'Big Red One' Soldiers take part in Charles Shay Ceremony
1 / 3 Show Caption + Hide Caption – Charles Norman Shay, a Penobscot tribal elder and World War II veteran, sits in the audience prior to a ceremony in his honor at the Charles Shay Memorial, Saint-Laurent-sur-Mer, Normandy, France, June 5. Shay earned a Silver Star for heroic actions ... (Photo Credit: U.S. Army) VIEW ORIGINAL
'Big Red One' Soldiers take part in Charles Shay Ceremony
2 / 3 Show Caption + Hide Caption – Sgt. Zachary Willis, Commanding General's Mounted Color Guard, 1st Infantry Division (right), Adam Kralina, 1st Battalion, 18th Infantry Regiment, 2nd Armored Brigade Combat Team, 1st Inf. Div. (middle) and Pvt. 1st Class Alexandra Haught, 82nd Briga... (Photo Credit: U.S. Army) VIEW ORIGINAL
'Big Red One' Soldiers take part in Charles Shay Ceremony
3 / 3 Show Caption + Hide Caption – A crowd gathers during the Charles Shay Memorial Ceremony at the Charles Shay Memorial, Saint-Laurent-sur-Mer, Normandy, France, June 5. The event commemorated the heroism of Charles Shay, a "Big Red One" Silver Star recipient, as well as the contrib... (Photo Credit: U.S. Army) VIEW ORIGINAL

NORMANDY, France -- The Commanding General's Mounted Color Guard and select Soldiers from the 2nd Armored Brigade Combat Team, 1st Infantry Division, were on hand June 5 during a ceremony to honor "Big Red One" veteran Charles Shay, one of the few living American Indian World War II combat veterans.

The midday ceremony, held on the historic Omaha Beach at the site of the Charles Shay Memorial in Saint-Laurent-sur-Mer, was conducted as a joint effort between the Penobscot Nation, local French authorities and the U.S. military. A brief downpour and chilling wind set the tone of hardship and sacrifice that the group was there to commemorate.

"I would like to start with a quote from the man we're here to honor; please listen to these words and understand the humility, the honor and the tradition that come out," said Brig. Gen. Robert S. Cooley, 353D Civil Affairs Command commanding general, who spoke to the crowd. "'On the evening of 5 June, 1944, I was aboard the (U.S.S.) Henrico, heading across the channel when I got a surprise visit -- a Penobscot Indian warrior named Melvin Neptune. He didn't trouble me with his combat experience nor did he offer me advice, instead we talked about home because he knew I had never been in combat; all hell was about to break loose on me.'"

Shay, a Native American of the Penobscot Tribe from Maine, earned the Silver Star for heroism as a combat medic on June 6, 1944, while serving in Company F, 16th Infantry Regiment, 1st Inf. Div.

Shay joined the Army in April of 1943 to be a medical technician, Cooley said.

"Charles Norman Shay was one of the many men who stepped off the landing crafts and into the frigid waters of Omaha Beach," Cooley said. "Shay was a young man then, only 19 years old when he landed here… Unfortunately Shay's unit suffered tremendously. They lost all of their officers and a significant amount of their Soldiers. He was one of the few combat medics to not have perished or sustained injuries during the first wave of attacks."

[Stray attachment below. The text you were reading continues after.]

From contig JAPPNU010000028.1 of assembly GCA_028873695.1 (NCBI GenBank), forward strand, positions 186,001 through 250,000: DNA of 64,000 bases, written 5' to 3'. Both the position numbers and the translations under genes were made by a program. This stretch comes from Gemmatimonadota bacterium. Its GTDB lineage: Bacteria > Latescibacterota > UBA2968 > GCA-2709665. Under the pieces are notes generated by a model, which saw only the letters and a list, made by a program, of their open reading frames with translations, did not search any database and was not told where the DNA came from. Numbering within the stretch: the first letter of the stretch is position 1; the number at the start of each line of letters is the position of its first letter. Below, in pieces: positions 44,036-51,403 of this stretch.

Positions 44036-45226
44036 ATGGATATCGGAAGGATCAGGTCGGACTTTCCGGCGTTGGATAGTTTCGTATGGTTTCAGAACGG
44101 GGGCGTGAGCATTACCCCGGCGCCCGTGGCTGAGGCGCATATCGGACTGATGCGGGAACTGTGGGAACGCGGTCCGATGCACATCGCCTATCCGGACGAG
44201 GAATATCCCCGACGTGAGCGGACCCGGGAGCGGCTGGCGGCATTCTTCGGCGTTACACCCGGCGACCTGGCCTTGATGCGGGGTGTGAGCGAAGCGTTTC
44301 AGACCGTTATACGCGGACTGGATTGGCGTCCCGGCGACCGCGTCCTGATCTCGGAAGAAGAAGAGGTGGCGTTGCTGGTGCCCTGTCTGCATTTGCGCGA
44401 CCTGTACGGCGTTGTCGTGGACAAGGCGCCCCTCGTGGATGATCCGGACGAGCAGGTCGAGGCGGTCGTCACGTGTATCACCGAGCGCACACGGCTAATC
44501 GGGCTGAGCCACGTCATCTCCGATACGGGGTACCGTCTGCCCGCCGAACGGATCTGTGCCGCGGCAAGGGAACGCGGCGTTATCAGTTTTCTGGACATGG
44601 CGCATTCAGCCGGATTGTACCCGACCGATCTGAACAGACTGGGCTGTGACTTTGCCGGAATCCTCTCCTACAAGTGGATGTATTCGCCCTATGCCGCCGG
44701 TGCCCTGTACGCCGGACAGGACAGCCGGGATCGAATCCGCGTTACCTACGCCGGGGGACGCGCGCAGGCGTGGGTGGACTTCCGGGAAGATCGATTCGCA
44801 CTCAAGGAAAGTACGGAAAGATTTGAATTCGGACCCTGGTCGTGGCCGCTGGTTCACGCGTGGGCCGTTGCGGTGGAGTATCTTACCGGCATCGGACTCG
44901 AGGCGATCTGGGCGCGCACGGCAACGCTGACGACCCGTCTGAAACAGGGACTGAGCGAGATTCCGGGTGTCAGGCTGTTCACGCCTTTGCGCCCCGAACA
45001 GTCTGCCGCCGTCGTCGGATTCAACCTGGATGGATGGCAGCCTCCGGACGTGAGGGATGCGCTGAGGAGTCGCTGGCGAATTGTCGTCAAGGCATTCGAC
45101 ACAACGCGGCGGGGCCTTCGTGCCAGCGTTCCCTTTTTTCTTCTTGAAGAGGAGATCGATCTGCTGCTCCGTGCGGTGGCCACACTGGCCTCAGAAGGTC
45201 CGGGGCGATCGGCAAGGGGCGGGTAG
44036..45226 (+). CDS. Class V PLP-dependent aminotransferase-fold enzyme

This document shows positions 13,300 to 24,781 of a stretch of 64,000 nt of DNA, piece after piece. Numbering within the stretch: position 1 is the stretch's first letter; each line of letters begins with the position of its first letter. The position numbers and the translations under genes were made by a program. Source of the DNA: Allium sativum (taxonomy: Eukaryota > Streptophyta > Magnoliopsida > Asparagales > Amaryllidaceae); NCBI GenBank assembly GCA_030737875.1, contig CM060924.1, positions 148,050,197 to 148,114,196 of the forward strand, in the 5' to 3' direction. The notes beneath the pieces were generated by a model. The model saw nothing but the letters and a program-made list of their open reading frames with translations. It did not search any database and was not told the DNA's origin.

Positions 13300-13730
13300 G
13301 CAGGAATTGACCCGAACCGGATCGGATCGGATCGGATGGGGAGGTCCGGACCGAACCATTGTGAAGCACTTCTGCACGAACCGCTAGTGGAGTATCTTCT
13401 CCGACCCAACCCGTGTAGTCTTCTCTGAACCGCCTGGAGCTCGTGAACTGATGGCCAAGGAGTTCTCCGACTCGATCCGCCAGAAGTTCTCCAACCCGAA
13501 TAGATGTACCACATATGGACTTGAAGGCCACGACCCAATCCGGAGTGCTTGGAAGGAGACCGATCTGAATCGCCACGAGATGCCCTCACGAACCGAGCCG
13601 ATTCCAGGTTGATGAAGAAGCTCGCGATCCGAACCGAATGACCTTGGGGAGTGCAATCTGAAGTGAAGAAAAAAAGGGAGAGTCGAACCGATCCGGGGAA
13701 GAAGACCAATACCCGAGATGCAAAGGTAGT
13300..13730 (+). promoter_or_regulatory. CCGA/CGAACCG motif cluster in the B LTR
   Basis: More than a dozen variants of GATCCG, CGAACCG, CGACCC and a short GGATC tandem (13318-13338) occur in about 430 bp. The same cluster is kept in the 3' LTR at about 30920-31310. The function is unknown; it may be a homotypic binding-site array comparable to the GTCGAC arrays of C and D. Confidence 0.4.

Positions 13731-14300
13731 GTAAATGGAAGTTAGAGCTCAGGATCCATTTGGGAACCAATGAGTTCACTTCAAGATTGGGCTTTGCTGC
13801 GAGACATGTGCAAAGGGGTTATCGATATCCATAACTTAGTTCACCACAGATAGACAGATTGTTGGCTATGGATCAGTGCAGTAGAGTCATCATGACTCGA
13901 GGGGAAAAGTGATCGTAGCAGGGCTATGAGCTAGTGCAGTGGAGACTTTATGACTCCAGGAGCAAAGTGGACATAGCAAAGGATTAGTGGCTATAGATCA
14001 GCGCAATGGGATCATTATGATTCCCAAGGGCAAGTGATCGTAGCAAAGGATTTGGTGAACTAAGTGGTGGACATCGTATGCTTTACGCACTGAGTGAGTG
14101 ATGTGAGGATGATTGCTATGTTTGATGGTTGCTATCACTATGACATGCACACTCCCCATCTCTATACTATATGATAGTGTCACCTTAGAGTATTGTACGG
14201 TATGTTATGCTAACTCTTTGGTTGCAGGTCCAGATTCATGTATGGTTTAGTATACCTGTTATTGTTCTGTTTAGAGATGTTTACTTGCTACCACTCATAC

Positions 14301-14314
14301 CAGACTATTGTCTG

Cooley spoke about the importance of Shay's decision to return to the military during the Korean War.

"What is also important is that Charles continued to serve his country even after World War II had ended," Cooley said. "If you notice on his hat it says WWII and Korea veteran. His continued service demonstrates what we call today 'Soldier for Life,' those who answer our nations call for a lifetime of service."

Shay was one of 175 American Indians known to have participated in the initial battle on D-Day.

"Charles is one of the most humble people I know," said James Francis, Penobscot Tribe historian and director of cultural historic preservation. "For example, this park isn't about him, but about others, Native American veterans."

After describing Shay's accomplishments, Cooley spoke about Native Americans, who served in the war in the largest per capita participation in WWII of any demographic.

"We are also here today to pay respects to all of the Native Americans who participated in WWII," Cooley said. "In all, 45,000 Native Americans fought. They had the highest volunteer rate of all communities in America. In some cases 70 percent of the tribe volunteered to fight."

In attendance with Shay were Native American veterans from multiple conflicts including Vietnam, many holding flags to represent Native American tribes from across the United States.

"His tradition of honoring others through his honoring is why I'm here today," Francis said. "I represent the Penobscot Nation, my tribe, Charles' tribe.

The memorial itself includes a stone turtle which is symbolic of Native American creation lore. On June 21, the installation of a matching turtle on Indian Island, Maine, will join the two communities separated by 3,100 miles, Francis said.

Finally, Cooley emphasized the importance of commemorating veterans like Shay for protecting the nation's way of life.

"Our nation owes a great debt of service to Mr. Charles Shay, our Native Americans and all of the vets who have served," he said. "Without them we wouldn't have served. Without them we wouldn't have the stories of courage, innovation, collaboration, dedication and sense of pride to country and liberty."

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